Charles Rennie Mackintosh

Written by Nicholas Kamuda
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Charles Rennie Mackintosh was one of the most important designers to lay the foundations for modernism. His elegant furniture designs grew out of the Arts and Crafts Movement in England, but soon left behind the chunky handmade format in favor of more elegant, slender lines and planes. Ultimately, his work bridged the Arts and Crafts Movement with Art Nouveau and influenced European design trends that would later be incorporated into the Bauhaus.

C. R. Mackintosh's penchant for angular elegance was more "decorative" than Arts and Crafts designs, but more restrained than Art Nouveau. He incorporated strong parallel lines (especially vertical lines), Japanese influence, and cool elegance into both his printed design work and his furniture design.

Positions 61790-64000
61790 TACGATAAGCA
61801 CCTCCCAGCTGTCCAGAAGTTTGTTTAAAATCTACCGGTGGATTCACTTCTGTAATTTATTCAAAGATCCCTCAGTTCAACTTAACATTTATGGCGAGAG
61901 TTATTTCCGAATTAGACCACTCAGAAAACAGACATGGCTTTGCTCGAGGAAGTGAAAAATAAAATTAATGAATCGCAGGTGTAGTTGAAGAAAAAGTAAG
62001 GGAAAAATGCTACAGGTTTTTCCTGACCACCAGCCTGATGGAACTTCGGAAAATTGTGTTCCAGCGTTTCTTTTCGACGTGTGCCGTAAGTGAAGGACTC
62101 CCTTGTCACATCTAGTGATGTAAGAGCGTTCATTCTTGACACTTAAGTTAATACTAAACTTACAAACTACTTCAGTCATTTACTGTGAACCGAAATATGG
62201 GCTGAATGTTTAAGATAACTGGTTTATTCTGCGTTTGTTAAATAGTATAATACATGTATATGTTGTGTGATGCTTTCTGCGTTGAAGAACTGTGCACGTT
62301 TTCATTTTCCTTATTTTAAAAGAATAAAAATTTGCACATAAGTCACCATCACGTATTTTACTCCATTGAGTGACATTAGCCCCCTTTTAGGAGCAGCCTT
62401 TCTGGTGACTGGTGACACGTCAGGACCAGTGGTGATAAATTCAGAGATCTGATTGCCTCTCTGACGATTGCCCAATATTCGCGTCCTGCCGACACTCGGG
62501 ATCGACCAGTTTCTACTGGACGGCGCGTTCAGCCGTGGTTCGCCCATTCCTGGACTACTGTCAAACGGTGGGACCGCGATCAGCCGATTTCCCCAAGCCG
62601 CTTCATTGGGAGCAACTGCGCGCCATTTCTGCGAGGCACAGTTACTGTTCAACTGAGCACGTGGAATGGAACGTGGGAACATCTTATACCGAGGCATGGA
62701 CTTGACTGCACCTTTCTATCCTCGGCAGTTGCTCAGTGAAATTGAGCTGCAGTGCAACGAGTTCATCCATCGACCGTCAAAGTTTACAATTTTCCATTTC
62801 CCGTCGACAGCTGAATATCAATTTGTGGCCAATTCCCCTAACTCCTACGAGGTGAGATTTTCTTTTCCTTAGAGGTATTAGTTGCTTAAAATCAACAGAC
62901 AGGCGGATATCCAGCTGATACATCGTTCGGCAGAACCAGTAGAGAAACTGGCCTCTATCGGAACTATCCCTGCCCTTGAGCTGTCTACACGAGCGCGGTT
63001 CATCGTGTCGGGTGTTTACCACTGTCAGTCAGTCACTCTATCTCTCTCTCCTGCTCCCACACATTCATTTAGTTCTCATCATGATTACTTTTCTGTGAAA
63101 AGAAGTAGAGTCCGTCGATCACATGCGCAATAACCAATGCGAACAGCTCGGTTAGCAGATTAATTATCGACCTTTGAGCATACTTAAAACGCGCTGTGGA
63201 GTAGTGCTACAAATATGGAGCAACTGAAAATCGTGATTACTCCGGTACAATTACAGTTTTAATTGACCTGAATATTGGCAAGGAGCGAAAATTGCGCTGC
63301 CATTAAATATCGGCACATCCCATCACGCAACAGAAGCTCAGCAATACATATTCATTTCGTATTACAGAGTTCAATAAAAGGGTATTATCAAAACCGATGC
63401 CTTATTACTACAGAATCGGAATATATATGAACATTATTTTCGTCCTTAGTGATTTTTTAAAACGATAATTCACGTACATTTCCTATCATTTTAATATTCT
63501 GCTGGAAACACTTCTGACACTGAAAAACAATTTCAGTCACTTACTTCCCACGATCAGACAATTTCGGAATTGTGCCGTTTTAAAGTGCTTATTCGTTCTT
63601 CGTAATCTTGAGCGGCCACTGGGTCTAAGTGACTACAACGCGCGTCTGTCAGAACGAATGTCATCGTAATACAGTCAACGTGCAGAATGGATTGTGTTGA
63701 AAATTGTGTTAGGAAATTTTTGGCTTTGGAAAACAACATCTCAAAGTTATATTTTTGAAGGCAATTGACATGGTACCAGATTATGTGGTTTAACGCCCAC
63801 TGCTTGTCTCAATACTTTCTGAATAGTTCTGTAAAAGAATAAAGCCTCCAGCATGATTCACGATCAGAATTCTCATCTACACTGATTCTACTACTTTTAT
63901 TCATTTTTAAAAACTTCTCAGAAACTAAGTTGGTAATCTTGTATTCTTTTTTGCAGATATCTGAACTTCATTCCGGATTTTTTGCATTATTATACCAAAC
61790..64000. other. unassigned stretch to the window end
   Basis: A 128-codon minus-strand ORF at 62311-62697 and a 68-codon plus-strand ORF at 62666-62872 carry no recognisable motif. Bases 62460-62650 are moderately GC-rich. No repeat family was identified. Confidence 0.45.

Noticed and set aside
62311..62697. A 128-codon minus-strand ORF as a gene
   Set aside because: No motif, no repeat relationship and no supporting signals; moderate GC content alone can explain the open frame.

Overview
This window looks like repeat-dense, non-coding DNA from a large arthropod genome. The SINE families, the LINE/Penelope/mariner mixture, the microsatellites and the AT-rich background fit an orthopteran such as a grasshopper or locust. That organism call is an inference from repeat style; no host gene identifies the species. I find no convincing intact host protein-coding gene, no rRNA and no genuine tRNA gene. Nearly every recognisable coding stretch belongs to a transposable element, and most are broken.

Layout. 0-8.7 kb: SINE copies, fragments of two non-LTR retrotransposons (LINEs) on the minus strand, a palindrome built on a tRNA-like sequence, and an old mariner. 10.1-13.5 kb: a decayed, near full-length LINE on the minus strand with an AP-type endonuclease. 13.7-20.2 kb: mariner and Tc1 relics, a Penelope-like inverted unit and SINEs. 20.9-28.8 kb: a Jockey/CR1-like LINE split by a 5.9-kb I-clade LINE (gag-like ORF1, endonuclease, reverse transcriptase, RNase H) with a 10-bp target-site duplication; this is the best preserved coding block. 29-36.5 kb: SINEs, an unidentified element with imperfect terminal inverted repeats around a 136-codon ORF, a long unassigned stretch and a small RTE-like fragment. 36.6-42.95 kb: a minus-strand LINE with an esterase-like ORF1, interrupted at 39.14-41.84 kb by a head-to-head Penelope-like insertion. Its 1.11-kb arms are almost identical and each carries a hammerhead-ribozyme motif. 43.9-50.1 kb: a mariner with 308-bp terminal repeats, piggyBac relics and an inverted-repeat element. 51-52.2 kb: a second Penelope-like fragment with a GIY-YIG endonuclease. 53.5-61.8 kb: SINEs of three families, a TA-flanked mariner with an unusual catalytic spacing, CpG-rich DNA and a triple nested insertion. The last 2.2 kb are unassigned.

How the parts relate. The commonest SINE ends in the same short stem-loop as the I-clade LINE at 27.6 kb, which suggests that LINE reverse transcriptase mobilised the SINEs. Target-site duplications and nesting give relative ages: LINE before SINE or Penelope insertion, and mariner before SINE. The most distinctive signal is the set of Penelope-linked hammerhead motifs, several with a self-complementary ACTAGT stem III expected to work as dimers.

Charles Rennie Mackintosh Furniture

The first Charles Rennie Mackintosh furniture designs to see public display were furnishings of a room at the 1901 Vienna 8th Secessionist Exhibition. Though he had produced some fixtures and textiles for earlier exhibition in Scotland (his home), the Vienna show brought him international attention and press, and led to more commissions and design work. Much of his later work was developed outside of Britain, including in Austria, where it would influence Van De Velde and Hoffman, two pioneers of modernism.

Two of Charles Rennie Mackintosh's most enduring pieces of furniture are his Hill House Chair and his Willow Chair, both from 1904. They feature leather seats and thin, vertical backs interlaced with geometric patterns, and are designed more to operate as a function of space than as sturdy household objects. Though some of his later chairs returned to meaty proportions and solid planes, many of his early works seem to deny their materials totally in search of a more ethereal existence.


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